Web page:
Ever since the ill-fated pay raise of 2005 angered citizens and energized reform groups across Pennsylvania, interest has brewed in a constitutional convention. In recent weeks a fresh push has materialized, spearheaded by Representative Stephen Bloom and Senator John Eichelberger.
Given the fracturing of viewpoints and the rising intensity of divisiveness within our state, it might not seem a propitious time for thoughtful and deliberate changes to the guiding document for our Commonwealth. Concerns that the risks outweigh the potential advantages are not entirely misbegotten.
But when we consider the glacial pace of reform, the relative infrequency of amendments being submitted to voters, and the growing number of citizens who are losing faith in public institutions and leaders, it is harder to make a convincing argument against a convention. Something has to shake up the system.
A constitutional convention could alter the dynamic of state government. However, a common reaction is cautious: perhaps, if it is very limited. Then there is the contrary view: if Pennsylvania is going to the time and trouble of assembling a convention, it should be ambitious in objectives.
This is not to devalue the proposed reforms attached to the call. Each item on the provisional list enjoys substantial public support. Yet, some just tinker with the process, rather than attempting to settle enduring disputes that have flared almost from the day the last convention concluded its business. For comparison purposes, the limited constitutional convention of 1967-68 occurred after a series of proposed amendments were submitted to voters, essentially taking a series of weighty subjects off the consideration list.
Check this list of seven prominent controversies that could be part of the convention agenda:
*What issue for forty years has caused the most public fury and prompted the most extensive array of legislative plans? Easy answer: property taxes. If taxpayers truly want to see limits placed on property taxes and viable revenue alternatives offered, a convention could be the last resort for action.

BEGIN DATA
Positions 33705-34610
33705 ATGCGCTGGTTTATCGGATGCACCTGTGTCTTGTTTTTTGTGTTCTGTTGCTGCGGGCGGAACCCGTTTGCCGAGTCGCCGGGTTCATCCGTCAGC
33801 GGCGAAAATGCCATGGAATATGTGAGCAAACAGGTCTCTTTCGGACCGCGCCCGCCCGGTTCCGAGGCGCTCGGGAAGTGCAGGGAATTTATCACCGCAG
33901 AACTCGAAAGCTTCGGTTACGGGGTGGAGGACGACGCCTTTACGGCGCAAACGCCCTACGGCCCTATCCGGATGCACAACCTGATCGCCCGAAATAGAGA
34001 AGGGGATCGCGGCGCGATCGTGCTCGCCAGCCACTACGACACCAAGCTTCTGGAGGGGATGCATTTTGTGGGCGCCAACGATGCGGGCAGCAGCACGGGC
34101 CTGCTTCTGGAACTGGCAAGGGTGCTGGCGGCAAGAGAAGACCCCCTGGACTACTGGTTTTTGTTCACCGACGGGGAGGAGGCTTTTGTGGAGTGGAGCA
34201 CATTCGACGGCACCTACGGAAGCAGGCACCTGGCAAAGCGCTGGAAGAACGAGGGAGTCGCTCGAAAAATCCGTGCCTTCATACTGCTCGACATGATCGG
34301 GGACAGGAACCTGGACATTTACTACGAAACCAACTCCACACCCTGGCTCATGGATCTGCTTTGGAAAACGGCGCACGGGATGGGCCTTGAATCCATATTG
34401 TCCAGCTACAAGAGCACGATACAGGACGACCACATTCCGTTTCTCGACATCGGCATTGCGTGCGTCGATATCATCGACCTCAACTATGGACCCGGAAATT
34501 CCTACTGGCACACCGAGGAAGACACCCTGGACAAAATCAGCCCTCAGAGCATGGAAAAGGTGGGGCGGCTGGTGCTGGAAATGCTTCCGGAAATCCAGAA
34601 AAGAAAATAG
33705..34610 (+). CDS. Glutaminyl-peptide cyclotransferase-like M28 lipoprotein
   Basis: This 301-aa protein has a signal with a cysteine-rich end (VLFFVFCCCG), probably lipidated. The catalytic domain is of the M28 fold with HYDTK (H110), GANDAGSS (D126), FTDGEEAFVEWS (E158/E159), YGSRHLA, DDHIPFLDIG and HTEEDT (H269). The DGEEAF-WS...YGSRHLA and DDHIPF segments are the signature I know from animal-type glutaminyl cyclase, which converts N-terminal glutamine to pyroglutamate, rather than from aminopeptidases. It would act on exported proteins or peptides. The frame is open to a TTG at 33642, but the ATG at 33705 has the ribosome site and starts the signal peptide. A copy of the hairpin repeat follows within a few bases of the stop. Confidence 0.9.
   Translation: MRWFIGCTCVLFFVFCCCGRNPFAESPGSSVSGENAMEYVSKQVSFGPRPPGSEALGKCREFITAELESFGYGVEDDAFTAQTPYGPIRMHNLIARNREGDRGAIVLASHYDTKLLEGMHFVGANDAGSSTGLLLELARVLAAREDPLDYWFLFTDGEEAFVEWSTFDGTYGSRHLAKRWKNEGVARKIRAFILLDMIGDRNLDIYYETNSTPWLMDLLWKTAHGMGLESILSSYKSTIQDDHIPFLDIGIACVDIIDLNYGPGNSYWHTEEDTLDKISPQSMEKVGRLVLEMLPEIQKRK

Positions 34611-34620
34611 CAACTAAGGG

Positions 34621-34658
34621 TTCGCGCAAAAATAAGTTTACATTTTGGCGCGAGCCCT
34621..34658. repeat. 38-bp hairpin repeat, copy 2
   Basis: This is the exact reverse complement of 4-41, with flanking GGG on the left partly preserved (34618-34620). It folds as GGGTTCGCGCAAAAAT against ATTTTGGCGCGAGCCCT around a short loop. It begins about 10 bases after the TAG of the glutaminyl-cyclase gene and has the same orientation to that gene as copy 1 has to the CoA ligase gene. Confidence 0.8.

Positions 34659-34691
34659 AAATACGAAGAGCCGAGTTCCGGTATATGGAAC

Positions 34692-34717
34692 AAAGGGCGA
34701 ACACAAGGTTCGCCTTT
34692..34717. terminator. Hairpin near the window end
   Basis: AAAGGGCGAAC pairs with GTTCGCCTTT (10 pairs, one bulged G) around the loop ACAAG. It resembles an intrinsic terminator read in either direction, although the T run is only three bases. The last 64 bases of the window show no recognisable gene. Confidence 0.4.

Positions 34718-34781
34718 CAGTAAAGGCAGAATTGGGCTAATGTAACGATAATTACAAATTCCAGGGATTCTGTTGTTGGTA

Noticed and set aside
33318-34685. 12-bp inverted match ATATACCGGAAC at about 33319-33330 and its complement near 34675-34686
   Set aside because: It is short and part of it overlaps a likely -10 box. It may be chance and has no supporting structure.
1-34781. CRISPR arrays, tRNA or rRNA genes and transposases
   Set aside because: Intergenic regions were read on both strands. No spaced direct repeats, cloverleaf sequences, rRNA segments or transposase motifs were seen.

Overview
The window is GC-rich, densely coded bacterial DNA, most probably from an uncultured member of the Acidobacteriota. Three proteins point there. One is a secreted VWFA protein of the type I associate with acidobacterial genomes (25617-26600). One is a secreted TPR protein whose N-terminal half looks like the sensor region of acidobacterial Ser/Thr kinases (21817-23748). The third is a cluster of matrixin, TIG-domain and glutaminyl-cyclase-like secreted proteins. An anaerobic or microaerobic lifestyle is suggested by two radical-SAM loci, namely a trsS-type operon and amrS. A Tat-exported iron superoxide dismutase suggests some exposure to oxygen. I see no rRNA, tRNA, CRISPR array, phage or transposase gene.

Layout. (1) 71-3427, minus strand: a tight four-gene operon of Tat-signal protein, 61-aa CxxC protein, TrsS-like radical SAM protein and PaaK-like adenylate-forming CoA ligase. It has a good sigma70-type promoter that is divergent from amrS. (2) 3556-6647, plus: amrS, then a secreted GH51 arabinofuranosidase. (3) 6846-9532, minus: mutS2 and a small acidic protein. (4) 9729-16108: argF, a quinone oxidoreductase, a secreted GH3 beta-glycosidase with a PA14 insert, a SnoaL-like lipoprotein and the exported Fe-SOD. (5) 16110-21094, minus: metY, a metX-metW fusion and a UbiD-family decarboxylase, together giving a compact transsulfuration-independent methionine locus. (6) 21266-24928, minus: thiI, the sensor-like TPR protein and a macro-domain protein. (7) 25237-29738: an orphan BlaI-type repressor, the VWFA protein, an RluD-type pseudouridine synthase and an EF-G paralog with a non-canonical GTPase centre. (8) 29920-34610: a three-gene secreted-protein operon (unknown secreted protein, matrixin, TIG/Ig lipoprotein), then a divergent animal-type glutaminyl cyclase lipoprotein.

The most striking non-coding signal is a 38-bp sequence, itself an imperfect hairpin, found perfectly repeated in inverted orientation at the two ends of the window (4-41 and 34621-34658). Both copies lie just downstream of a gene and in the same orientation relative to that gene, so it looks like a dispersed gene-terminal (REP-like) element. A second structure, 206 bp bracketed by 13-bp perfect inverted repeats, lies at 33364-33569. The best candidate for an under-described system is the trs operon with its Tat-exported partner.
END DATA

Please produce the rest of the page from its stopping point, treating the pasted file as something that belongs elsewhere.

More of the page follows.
*With a structural deficit becoming a fixture in the annual state budget deliberations, accompanied by a chorus of calls for tax reform and modernization, thought is turning toward a graduated income tax. Remember, a flat rate income tax was not the first choice. A graduated income tax was approved under Governor Milton Shapp, but was rejected by the state Supreme Court.
*Convention advocates want to adjust the budget process. How about the traditional Holy Grail of fiscal conservatives worried about the expansion of state government â€" state spending limits? Constitutional amendments to accomplish that have been proposed off and on for decades, but always fall short of the ballot.
*Not long after the last convention, a question providing for merit selection of judges was submitted to voters and narrowly defeated. The argument over the advantages of selection versus election has been carried on ever since. With painful examples of judicial misconduct fresh in mind, voters should have another crack at this choice.
*How about removing language that was discriminatory in purpose? The provisions entangling school choice were not a highly principled statement about separating public and religious education. They were born of anti-Catholic bias. Even if the determination is to delineate strict separation, the ambiguity should be cleared up.
*For decades, judges and legislators have expressed very different views of defining a purely public charity. In the latest ruling, justices again asserted primacy. Why not craft language in the constitution to settle the matter?
*While a separate transportation budget has worked well, a couple of issues cause annual complications: funding for mass transit and the diversion of dollars for the state police. Acknowledging that mass transit is an integral part of transportation and that the portion of the state police budget attributable to patrolling highways is a transportation cost could save a lot of political contention and connivance.
Concededly, this is by no means an exhaustive list, or the essential one. It may prove the public is as divided on these matters as legislative opinion has been, and agreement is not in the cards. But considering the public interest and policy stakes involved, these ought to be seriously explored. More subjects probably make for a longer convention, but that is hardly a frivolous commitment.